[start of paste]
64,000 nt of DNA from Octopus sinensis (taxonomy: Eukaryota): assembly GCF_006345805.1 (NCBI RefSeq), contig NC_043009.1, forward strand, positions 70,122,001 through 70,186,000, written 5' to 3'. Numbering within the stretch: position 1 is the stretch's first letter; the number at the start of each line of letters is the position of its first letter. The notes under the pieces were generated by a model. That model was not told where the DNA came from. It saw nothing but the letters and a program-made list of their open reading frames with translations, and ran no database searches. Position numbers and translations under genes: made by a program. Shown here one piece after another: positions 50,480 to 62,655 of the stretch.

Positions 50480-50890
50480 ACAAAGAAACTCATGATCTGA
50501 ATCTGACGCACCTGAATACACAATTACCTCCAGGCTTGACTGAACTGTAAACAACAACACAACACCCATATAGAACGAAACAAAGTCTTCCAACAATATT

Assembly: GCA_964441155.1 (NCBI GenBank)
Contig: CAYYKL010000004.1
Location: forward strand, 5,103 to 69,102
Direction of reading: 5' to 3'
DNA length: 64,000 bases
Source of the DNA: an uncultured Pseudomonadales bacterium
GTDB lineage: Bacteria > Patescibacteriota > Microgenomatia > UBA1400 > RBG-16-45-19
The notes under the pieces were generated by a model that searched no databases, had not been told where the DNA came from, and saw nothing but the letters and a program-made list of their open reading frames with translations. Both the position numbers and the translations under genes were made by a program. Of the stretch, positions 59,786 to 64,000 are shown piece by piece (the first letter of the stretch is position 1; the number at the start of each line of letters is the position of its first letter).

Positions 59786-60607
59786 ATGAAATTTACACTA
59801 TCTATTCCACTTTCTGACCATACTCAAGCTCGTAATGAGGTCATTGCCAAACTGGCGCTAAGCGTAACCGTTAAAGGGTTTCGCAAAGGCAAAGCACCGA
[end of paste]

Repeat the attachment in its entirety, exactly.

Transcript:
64,000 nt of DNA from Octopus sinensis (taxonomy: Eukaryota): assembly GCF_006345805.1 (NCBI RefSeq), contig NC_043009.1, forward strand, positions 70,122,001 through 70,186,000, written 5' to 3'. Numbering within the stretch: position 1 is the stretch's first letter; the number at the start of each line of letters is the position of its first letter. The notes under the pieces were generated by a model. That model was not told where the DNA came from. It saw nothing but the letters and a program-made list of their open reading frames with translations, and ran no database searches. Position numbers and translations under genes: made by a program. Shown here one piece after another: positions 50,480 to 62,655 of the stretch.

Positions 50480-50890
50480 ACAAAGAAACTCATGATCTGA
50501 ATCTGACGCACCTGAATACACAATTACCTCCAGGCTTGACTGAACTGTAAACAACAACACAACACCCATATAGAACGAAACAAAGTCTTCCAACAATATT

Assembly: GCA_964441155.1 (NCBI GenBank)
Contig: CAYYKL010000004.1
Location: forward strand, 5,103 to 69,102
Direction of reading: 5' to 3'
DNA length: 64,000 bases
Source of the DNA: an uncultured Pseudomonadales bacterium
GTDB lineage: Bacteria > Patescibacteriota > Microgenomatia > UBA1400 > RBG-16-45-19
The notes under the pieces were generated by a model that searched no databases, had not been told where the DNA came from, and saw nothing but the letters and a program-made list of their open reading frames with translations. Both the position numbers and the translations under genes were made by a program. Of the stretch, positions 59,786 to 64,000 are shown piece by piece (the first letter of the stretch is position 1; the number at the start of each line of letters is the position of its first letter).

Positions 59786-60607
59786 ATGAAATTTACACTA
59801 TCTATTCCACTTTCTGACCATACTCAAGCTCGTAATGAGGTCATTGCCAAACTGGCGCTAAGCGTAACCGTTAAAGGGTTTCGCAAAGGCAAAGCACCGA